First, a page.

Jesse Jackson: Obama Should Have Been Tougher
Jesse Jackson said Friday that President Obama should have been “tougher” with Republicans and less compromising to keep the debt ceiling negotiations from reaching their current crisis point.
“He has a propensity to be trusting, on the side of reconciliation,” the veteran civil-rights activist told POLITICO. “He kind of underestimates how ideological these guys are and how determined they are to destroy him.”
Jackson criticized the White House for agreeing too readily to take items such as war spending, taxes on the wealthy and corporate profits off the negotiating table, so that the only option left was cutting programs that assist the needy.
As a result, he said, extreme right-wing voices have been able to drive the debate.
“I think they’ve gotten used to watching him at some level give more ground,” he said, listing handouts to insurance companies in the health-care reform act and the extension of the Bush tax cuts as examples. “They feel they can keep pushing and he’ll keep giving. They have not seen a stiffness.”
The president could have begun by issuing an ultimatum — that if Congress didn’t act, he would act unilaterally. “To me, that line needed to be drawn in the sand earlier on,” Jackson said.
In the current debate over whether the debt limit will get raised, politicians have lost sight of the substance of the issue — the details of the deal and those it will affect, he said.
“It’s going to be raised. The question is, what will the deal be?” Jackson said. “While we’ve been looking up at the ceiling being raised, the floor is sinking.”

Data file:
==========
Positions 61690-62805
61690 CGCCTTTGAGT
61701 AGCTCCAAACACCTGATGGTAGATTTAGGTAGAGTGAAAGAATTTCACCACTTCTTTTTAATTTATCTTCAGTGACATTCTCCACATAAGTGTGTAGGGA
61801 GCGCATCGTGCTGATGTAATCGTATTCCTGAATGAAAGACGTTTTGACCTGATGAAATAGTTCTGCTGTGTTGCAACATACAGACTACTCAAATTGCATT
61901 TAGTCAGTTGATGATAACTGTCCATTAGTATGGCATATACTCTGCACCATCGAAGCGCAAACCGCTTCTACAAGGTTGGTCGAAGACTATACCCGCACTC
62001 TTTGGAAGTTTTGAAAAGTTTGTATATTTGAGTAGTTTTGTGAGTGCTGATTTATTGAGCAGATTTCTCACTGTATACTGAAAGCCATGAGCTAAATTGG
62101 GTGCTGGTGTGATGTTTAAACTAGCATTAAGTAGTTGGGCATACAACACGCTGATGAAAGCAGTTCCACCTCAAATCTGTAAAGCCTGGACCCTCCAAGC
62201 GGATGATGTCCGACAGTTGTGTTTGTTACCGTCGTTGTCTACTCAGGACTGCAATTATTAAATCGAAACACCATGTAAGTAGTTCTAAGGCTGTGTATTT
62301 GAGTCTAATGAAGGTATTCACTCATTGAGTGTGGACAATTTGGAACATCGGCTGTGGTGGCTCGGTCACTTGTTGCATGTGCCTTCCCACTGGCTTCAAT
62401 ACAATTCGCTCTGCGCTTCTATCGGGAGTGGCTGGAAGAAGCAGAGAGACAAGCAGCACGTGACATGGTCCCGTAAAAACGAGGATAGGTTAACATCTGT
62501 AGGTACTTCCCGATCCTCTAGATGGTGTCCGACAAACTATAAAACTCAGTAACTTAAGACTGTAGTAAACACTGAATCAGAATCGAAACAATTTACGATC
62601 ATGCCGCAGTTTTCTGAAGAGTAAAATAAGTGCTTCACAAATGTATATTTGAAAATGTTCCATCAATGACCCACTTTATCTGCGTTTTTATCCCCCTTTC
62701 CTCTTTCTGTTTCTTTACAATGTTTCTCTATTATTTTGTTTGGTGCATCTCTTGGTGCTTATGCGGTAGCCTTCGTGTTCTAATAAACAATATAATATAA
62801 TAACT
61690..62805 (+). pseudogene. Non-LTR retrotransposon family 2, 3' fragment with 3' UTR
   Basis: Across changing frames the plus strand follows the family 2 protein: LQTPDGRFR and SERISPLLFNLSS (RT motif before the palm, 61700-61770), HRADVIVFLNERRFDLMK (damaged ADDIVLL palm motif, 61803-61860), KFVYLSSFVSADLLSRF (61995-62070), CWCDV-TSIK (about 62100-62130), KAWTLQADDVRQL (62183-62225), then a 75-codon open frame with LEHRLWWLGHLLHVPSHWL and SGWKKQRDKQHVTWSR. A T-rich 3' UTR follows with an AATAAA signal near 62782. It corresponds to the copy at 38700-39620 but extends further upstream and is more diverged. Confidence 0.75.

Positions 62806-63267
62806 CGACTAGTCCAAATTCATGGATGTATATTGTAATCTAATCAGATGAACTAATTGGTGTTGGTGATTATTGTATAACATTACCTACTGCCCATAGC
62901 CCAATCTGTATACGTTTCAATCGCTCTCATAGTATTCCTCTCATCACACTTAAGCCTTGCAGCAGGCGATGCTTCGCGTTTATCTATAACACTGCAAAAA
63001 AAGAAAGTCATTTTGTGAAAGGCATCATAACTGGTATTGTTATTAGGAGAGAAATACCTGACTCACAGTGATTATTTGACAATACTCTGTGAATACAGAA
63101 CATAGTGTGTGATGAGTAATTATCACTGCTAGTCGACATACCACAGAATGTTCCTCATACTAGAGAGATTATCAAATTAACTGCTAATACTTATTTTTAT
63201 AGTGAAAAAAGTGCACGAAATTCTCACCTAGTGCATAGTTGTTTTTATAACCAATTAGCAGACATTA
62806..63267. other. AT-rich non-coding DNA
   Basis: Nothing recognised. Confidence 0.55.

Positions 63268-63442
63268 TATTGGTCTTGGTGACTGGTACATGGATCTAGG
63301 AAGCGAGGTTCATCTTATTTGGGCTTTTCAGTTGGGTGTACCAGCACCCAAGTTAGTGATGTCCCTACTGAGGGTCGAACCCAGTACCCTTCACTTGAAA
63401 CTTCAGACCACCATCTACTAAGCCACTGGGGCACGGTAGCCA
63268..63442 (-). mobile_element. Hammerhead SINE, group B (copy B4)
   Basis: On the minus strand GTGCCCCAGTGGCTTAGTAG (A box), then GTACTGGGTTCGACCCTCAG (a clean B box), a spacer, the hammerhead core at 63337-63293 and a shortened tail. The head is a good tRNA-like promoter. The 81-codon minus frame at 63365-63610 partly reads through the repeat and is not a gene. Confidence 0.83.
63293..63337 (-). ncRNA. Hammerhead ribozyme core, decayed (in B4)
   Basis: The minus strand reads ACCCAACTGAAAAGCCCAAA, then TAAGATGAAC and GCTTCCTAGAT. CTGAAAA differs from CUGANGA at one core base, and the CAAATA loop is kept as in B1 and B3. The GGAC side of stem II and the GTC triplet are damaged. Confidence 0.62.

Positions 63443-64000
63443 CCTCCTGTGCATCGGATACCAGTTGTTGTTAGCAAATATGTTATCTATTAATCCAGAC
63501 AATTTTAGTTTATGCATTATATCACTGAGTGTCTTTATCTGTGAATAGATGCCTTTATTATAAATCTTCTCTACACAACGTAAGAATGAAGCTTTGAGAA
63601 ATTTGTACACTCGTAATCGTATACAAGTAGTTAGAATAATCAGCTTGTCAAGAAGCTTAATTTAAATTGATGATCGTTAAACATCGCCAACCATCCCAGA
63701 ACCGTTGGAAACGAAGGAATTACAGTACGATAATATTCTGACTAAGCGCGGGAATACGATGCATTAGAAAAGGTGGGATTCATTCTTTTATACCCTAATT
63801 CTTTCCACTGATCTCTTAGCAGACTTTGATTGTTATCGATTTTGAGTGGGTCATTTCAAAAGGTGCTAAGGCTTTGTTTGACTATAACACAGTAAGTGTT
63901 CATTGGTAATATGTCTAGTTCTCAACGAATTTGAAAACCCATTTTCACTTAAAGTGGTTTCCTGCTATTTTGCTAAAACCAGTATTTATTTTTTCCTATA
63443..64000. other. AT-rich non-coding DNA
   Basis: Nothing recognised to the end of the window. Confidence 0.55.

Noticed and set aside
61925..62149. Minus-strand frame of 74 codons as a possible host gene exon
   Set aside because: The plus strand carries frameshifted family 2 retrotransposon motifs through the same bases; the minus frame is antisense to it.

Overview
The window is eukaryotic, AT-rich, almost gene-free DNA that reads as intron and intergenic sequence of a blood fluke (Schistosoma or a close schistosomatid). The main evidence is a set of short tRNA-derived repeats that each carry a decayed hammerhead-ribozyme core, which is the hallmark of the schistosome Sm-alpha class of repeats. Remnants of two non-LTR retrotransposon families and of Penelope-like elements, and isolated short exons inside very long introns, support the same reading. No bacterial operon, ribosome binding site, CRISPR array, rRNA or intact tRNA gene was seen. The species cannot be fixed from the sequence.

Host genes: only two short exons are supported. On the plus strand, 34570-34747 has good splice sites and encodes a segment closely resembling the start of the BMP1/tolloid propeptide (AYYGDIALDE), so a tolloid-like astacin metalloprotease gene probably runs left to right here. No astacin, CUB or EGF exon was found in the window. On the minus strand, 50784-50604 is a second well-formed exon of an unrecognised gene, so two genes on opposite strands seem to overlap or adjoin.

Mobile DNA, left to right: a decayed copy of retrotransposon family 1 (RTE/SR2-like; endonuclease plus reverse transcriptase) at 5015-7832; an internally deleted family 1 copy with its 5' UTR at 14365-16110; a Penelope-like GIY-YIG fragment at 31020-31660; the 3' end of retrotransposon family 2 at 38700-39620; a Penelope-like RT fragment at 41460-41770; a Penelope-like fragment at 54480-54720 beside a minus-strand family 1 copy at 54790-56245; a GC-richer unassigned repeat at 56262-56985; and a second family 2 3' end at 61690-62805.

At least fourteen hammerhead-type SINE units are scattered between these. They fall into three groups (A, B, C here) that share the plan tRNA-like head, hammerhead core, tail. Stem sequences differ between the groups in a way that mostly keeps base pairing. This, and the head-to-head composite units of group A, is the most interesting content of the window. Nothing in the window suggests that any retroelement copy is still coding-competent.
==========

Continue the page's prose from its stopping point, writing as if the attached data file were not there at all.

Jackson was visiting Washington from his home in Chicago to speak at the 100th anniversary celebration of his fraternity, Omega Psi Phi. He hearkened back to a legendarily stubborn former Democratic president as an example for Obama.
“The people on the ground need a clearer, stronger, LBJ-type voice,” Jackson said. “He has that voice. It has to be used.”
Jackson decried the new restrictions on voting rights many states have recently enacted and said the Department of Justice hasn’t been aggressive enough in attacking such efforts or enforcing anti-discrimination laws.
The former two-time presidential candidate blamed “the anti-Obama mania, the kamikaze guys who would take themselves down just to take him down,” as well as a fixation on states’ rights that he said was reminiscent of the Civil War era. But he also said poor and working people don’t appear to have a voice in Washington.
Asked about Obama’s reelection prospects, Jackson singled out one GOP candidate, Rep. Michele Bachmann, as giving the president reason for hope: “His biggest asset at this point is the tea party and Bachmann. These people are so very extreme.”